Some interesting discussion in class last night about the different contexts of the terms anthropocene and homogenocene.
For anthropocene, which seems to be a fast-becoming the default term — see Timothy Morton’s blog — we poked around on a spiffy new website and talked about what happens when you keep “anthropos” at the center of things, even as villain rather than hero. If the big story of the 21c is anthropic climate change, driven by the carbon we’ve been pumping into the atmosphere since the early industrial period (or long before, as some argue), then that’s still a human-centered world picture, a planet built, or in this case trashed, by us. It’s a different story from the civilizing mission of colonialism, but the central actor remains essentially the same.
The homogenocene, by contrast, isn’t about people. If the big story — I adapt this argument from Charles Mann’s 1493 — is about the homogenization of biological life after the physical reintegration of the once-isolated ecosystems of the Americas, Eurasia, and Africa after the late 15c, that’s a different story. Human beings are still instigators, even infamous characters like Columbus, Cortez, Pizzarro, and the others. But the key actors in this story aren’t just admirals or conquistadors; they also include mosquitos tobacco, viruses, plant and animal species such as potatoes, tomatoes,, and other things. (If I were rewriting the story I’d emphasis ocean currents and wind patterns — but that’s the sort of salty stuff I like.)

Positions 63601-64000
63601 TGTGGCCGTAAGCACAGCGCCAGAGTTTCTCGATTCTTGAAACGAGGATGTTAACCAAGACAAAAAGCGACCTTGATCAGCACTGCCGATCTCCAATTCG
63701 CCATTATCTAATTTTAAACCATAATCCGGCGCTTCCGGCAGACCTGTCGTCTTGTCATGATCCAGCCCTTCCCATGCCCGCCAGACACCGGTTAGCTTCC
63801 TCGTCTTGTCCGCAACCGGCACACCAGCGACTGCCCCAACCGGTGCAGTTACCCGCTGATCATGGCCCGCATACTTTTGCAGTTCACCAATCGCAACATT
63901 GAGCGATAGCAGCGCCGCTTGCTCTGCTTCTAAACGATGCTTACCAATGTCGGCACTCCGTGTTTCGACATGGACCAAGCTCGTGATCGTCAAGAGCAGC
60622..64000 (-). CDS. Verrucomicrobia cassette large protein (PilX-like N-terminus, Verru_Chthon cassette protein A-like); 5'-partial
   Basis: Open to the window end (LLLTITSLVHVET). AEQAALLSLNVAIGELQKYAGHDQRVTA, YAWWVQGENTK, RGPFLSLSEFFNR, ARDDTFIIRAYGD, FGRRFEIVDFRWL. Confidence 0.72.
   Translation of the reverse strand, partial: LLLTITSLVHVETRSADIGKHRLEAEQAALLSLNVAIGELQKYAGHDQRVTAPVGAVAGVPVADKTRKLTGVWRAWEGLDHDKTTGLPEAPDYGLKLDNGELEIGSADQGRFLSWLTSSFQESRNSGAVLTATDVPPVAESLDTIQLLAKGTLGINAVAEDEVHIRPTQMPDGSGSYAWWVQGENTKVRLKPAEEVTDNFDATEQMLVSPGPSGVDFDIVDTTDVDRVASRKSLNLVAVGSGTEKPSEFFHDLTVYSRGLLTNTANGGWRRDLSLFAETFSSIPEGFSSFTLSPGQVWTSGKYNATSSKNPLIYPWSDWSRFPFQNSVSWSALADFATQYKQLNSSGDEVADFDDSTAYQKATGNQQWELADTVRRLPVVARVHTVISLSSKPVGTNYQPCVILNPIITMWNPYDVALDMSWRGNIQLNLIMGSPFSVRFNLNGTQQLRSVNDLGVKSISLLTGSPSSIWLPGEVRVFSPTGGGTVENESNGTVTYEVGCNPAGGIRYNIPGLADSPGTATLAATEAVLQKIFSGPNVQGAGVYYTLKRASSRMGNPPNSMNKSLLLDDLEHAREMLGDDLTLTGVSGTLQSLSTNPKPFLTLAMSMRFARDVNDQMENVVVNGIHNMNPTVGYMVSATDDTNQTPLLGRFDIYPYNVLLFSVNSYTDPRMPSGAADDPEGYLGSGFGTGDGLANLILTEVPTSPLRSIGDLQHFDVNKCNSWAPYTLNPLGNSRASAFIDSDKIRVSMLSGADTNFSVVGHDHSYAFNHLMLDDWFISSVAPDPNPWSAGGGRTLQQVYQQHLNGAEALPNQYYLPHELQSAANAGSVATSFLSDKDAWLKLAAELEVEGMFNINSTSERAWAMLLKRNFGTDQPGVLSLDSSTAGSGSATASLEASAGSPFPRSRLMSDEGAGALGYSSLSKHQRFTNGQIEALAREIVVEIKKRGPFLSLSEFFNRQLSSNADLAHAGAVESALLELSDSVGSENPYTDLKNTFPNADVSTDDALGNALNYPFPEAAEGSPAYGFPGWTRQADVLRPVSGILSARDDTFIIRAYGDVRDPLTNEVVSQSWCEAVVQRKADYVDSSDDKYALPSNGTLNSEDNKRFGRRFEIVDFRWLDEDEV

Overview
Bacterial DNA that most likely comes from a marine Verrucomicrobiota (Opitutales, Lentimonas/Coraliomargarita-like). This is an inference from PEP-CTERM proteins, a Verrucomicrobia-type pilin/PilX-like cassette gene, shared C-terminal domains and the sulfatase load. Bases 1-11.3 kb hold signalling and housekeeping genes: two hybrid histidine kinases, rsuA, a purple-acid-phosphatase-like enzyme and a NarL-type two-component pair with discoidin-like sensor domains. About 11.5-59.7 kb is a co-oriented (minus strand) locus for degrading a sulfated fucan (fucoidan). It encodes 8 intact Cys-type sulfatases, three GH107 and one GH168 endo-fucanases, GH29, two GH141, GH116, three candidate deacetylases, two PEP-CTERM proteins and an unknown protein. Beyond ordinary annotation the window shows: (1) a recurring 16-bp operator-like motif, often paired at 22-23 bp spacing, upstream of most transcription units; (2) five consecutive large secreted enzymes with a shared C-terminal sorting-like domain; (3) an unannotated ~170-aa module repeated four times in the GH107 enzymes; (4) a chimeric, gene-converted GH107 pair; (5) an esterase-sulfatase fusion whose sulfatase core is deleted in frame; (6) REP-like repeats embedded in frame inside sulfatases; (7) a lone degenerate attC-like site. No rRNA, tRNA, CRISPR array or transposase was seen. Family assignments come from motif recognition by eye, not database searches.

The homogenocene seems the more neutral term, and certainly it exerts less political pressure on the present. But I wonder if it’s not the more complex and problematic way to understand globalization and perhaps even modernity. A process of mixing, of bringing together things — people, plants, animals, viruses, insects — that were once mostly separate. It’s not a peaceful process at all, as the uncountable deaths of native Americans to European and African diseases shows most drastically. But even if humans perhaps started it, it’s pretty clearly outside of human hands now, and has been for a long time.
Mann’s version of this eco-story does something interesting to figures like Columbus and Cortes. They certainly aren’t the heroes of 19c histories, but they also aren’t purely colonialist villains. In some ways they seem like fools, ineffectual and not in control for all of their massive ambition and the world-changing consequences of their lives.
I suppose the homogenocene tells a posthuman variation on the eco-story.